The University of Liverpool researchers are developing new sensors that will help the recovery and regeneration of the post-disaster Fukushima region and enable improved monitoring and control of radioactivity at nuclear sites worldwide.
Funded by the Natural Environment Research Council (NERC), the research will focus on ways to detect, measure and monitor nuclear radiation in the environment to facilitate higher resolution location and monitoring of underground radioactive substance than before.
Comprising engineers, environmental scientists and physicists, the team aims to develop smaller and more accurate versions of Compton-geometry sensors, to see how radioactivity moves with changes in water flow or sediment movement, and how the radiation in contaminated soil gets into the food chain through plants and animals.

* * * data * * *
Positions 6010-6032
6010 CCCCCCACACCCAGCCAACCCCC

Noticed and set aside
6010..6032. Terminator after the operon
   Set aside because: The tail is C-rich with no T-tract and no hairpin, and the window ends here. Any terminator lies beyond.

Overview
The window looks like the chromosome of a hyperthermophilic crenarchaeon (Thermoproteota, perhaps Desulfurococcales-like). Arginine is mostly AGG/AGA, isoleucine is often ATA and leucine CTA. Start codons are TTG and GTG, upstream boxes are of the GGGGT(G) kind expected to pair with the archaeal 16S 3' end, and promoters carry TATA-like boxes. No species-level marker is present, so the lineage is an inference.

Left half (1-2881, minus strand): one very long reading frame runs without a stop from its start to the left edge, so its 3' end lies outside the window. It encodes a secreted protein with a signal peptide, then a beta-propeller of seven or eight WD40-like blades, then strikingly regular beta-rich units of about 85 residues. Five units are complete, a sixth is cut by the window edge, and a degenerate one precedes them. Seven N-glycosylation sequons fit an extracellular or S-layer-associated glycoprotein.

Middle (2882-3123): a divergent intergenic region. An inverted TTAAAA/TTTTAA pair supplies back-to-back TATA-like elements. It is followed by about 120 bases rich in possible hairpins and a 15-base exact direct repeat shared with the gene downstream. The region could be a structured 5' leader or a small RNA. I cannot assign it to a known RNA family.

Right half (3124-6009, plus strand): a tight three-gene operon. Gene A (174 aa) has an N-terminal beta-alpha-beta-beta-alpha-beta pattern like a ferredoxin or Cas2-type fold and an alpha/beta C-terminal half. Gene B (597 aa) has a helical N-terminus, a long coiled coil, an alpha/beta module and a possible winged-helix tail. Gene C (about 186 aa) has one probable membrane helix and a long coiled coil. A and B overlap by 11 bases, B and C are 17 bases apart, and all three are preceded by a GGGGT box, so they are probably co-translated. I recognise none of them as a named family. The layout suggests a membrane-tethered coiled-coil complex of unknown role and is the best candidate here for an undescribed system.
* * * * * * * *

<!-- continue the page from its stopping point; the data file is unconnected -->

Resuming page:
University of Liverpool Department of Physics source Dr Andrew Boston said the sensors can find the source of radiation with much greater accuracy and sensitivity.
"They have the advantage of being able to locate the source in 3D and our ultimate goal is to develop smaller, lighter detector equipment with potential savings in measurement time," Boston added.
The 12-month proof-of-concept project is worth £155,000 and will underpin a long-term program of inter-disciplinary work across the University and with partners in Japan.